The DOT squares were not necessarily a rebus. I was able to enter a dot, i.e., a period ".", in each and the software was happy with that.

jae 2:52 AM  

Medium. Me too for vaguely remembering seeing both HSBC and LOLA recently. Anyway, the vague memory was helpful today. This was fun especially the ... in the NE corner. Liked it.

BTW, Xwordinfo links to other versions of this theme.

okanaganer 3:03 AM  

@Rex: "My mom is busy in the kitchen roasting pecans for the pie..." Fond memories of my mom at holidays; she would be 100 now.

Fun Thursday! I actually caught on to the theme on POLKA [dot] DRESSES, which was great. The downs had me baffled (what... I'm supposed to just ignore the dots??) until I got t0 56 across.

I actually finished with an error at 14a/8d, where I had LONA crossing ONE. This is a true Natick: a first name of someone I've never heard of, crossing a partial album name from 1961??? Bwaph.

(@TTrimble from yesterday: Yes I saw that Arcade Fire video and in it Regine is really off key. In the official video link I posted she is not so far off key, just enough to be intriguing, like a circle that isn't quite round. Great music from them, Win Butler's alleged behavior aside.)

[Spelling Bee: Wed so far pg-1 yet again, this is becoming tiresome.
Tues pg-2, I missed these although I got this. @TTrimble I agree about that N word!]

Anonymous 4:15 AM  

This was a lot of fun. For some reason I was a bit slow on the uptake—probably thrown off by having “etc” for 10A at first, and then not seeing how a DOT rebus would read on the down clues. I left those squares blank until I got to the revealer, afraid that maybe I was missing something. I almost got annoyed at the idea of possibly having to type DOT as a rebus, which would make the down answers appear sloppy or imprecise. Was more than pleased to discover that “.” was accepted as the input, which made the i’s actually appear dotted, and kept the grid so much cleaner. (The animation in the NYTX app turns them into larger black circles at the end, which made them look less dotted. Sigh. Que sera.) Fun puzzle.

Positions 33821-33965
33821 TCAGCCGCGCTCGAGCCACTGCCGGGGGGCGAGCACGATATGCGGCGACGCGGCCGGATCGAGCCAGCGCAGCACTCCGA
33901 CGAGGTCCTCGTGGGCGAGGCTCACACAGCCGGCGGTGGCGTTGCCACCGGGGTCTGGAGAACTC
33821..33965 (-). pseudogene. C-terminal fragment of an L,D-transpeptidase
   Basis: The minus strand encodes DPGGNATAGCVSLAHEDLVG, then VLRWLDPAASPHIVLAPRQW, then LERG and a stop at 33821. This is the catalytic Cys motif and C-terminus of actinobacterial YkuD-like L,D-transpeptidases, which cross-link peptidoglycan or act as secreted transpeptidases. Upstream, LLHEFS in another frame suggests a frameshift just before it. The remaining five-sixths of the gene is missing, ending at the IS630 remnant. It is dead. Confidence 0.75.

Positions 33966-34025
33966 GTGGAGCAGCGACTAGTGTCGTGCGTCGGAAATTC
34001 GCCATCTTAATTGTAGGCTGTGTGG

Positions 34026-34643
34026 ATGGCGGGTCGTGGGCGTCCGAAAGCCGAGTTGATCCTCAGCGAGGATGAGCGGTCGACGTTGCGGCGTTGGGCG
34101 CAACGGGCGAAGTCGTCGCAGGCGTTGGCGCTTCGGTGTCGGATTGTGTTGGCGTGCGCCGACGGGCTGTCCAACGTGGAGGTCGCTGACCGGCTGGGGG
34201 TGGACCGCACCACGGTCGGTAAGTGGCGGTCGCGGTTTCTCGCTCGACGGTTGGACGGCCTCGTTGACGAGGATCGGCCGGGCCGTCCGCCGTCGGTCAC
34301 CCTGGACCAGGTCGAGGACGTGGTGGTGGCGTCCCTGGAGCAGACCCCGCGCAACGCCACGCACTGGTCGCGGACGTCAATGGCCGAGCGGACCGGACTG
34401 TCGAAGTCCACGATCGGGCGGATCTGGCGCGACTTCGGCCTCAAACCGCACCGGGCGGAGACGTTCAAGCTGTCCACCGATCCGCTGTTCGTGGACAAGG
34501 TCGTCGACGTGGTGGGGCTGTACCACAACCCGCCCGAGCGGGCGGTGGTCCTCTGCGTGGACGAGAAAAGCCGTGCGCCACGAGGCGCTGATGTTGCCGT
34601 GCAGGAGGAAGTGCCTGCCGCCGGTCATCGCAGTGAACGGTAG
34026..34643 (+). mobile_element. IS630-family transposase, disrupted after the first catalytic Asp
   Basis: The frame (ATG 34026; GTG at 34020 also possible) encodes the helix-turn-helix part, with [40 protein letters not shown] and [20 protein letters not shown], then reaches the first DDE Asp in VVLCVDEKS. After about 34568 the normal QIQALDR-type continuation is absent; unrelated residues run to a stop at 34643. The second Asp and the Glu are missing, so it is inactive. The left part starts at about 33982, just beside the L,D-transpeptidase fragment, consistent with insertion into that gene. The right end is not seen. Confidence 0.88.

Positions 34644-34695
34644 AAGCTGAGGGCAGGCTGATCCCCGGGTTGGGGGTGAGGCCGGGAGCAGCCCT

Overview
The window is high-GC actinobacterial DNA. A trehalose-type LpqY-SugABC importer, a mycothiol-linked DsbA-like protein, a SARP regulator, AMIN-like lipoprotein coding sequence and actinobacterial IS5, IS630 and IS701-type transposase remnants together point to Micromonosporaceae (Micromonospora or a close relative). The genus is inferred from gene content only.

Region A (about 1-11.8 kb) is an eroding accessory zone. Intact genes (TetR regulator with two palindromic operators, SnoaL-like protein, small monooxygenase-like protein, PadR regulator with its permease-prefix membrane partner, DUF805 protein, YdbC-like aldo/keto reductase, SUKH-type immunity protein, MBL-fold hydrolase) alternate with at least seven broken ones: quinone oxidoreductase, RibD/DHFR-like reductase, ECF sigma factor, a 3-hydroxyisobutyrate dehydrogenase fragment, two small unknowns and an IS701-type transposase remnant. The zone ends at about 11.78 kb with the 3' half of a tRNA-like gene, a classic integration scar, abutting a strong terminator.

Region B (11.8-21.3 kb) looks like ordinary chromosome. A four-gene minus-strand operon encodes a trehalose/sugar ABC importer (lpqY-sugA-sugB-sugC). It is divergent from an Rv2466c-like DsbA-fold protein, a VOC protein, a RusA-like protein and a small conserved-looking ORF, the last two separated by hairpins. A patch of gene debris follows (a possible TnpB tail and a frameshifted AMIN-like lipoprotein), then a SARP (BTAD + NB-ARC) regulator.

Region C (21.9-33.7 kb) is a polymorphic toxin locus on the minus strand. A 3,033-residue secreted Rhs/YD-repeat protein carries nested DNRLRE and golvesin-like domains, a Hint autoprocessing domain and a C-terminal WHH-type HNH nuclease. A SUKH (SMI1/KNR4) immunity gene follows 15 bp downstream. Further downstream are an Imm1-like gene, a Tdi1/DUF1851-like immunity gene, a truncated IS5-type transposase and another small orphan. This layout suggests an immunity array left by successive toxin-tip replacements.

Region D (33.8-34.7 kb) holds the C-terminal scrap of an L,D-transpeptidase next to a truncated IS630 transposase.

Anonymous 4:50 AM  

I really enjoyed your narration of the family kitchen commotion. It brought warmth to my cold studio apartment.

Jen 5:39 AM  

Came here to see if anyone found a pattern after connecting the dots? Wasn’t sure if the final picture was supposed to represent a comet or something - either way, very enjoyable solve. Happy Thanksgiving!

American Liberal Elite 5:43 AM  

I hate rebus puzzles.

Joaquin 5:46 AM